The second installment of the top twelve cakes in the United States

Contrary to what you might expect from the name, Boston cream pie is really a cake made with two layers of sponge cake filled with a thick vanilla custard. It is then topped with a chocolate glaze or, alternatively, confectioners' sugar.

A pie was named because the first versions were baked in pie tins, which were more widespread than cake pans in the mid-19th century. French chef Sanzian invented Boston cream pie at the Parker House, which has served it since 1856.

In 1942, Ebinger's Bakery in Brooklyn was the first place in the United States to produce the typical American chocolate cake known as blackout cake. A thick chocolate custard that is similar to pudding is stuffed inside of this decadent dark sponge cake, and chocolate cake crumbs are sprinkled on top.

The cake is normally made with components such as dark chocolate, espresso powder, flour, cocoa powder, baking soda and powder, butter, salt, sugar, eggs, and milk. After being made, the cake is frequently adorned with buttercream, but this step is entirely discretionary.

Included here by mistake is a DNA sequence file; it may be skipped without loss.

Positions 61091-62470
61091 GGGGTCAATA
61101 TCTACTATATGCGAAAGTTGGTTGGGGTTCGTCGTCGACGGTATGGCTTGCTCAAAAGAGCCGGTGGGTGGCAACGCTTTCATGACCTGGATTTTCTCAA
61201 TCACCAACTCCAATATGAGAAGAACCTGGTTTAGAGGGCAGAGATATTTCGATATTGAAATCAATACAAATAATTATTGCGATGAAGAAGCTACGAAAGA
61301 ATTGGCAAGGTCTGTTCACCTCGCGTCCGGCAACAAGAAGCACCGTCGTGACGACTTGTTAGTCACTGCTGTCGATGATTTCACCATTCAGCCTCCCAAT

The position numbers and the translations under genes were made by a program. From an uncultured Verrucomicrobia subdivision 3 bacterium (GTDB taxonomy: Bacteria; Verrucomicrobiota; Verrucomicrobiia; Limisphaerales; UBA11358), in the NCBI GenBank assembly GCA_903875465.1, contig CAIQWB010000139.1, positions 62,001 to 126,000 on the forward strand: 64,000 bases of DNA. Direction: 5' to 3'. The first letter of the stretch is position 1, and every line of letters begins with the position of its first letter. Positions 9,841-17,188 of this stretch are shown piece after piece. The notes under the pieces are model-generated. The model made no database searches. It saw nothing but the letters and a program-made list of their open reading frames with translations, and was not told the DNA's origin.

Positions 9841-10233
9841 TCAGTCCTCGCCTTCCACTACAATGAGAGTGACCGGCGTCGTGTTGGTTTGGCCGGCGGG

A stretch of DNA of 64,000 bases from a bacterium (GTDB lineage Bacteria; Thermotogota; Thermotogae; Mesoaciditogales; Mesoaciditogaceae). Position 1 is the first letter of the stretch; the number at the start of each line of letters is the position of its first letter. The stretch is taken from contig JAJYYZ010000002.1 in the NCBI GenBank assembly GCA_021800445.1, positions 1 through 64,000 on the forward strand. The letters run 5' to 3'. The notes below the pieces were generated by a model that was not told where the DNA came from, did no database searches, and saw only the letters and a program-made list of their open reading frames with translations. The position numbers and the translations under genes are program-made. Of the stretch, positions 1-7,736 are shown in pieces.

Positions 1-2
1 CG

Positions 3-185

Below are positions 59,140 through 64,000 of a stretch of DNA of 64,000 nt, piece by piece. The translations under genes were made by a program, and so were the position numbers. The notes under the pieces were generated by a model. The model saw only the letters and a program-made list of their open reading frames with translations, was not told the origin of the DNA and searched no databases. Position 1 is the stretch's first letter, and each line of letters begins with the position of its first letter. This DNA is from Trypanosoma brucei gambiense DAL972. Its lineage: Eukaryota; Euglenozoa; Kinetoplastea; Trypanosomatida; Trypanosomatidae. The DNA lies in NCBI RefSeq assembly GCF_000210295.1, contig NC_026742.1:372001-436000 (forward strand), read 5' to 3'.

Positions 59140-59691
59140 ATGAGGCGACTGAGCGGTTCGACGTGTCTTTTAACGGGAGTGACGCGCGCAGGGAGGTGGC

The official dessert of Maryland, Smith Island cake is a tiered cake filled with frosting, fudge, cream, or crushed candy bars. The classic yellow cake with chocolate frosting is the most popular, however recipes vary in layer count and flavor.

German butter cake, a popular Philadelphia dessert, is a sweet and buttery cake with a crispy top and edges and a buttery center that flows out of the cake. Yeast, milk, powdered sugar, melted butter, eggs, and salt are the usual ingredients in the cake crust recipe.

Once the dough has risen, it is typically adorned with a thick coating of a butter mixture that tastes like vanilla. After that, it is stretched and pushed into a buttered pan. Vanilla extract is a common flavoring agent. Slices of this cake, often called Philadelphia butter cake, are served with a mug of coffee.

In the early 1900s, as a counterpoint to the already renowned angel food cake, came devil's food cake—a name that belies its decadently black, sinful, and alluring nature. Always a hit, it first appeared when baking chocolate and unsweetened cocoa powder were more widely accessible and inexpensive.

In 1902, two recipes that were truly called devil's food emerged in cookbooks: one in Mrs. Rorer's New Cook Book and the other in The New Dixie Receipt Book, with the sneaky subtitle "Fit for Angels." Both books contained chocolate-battered cakes.

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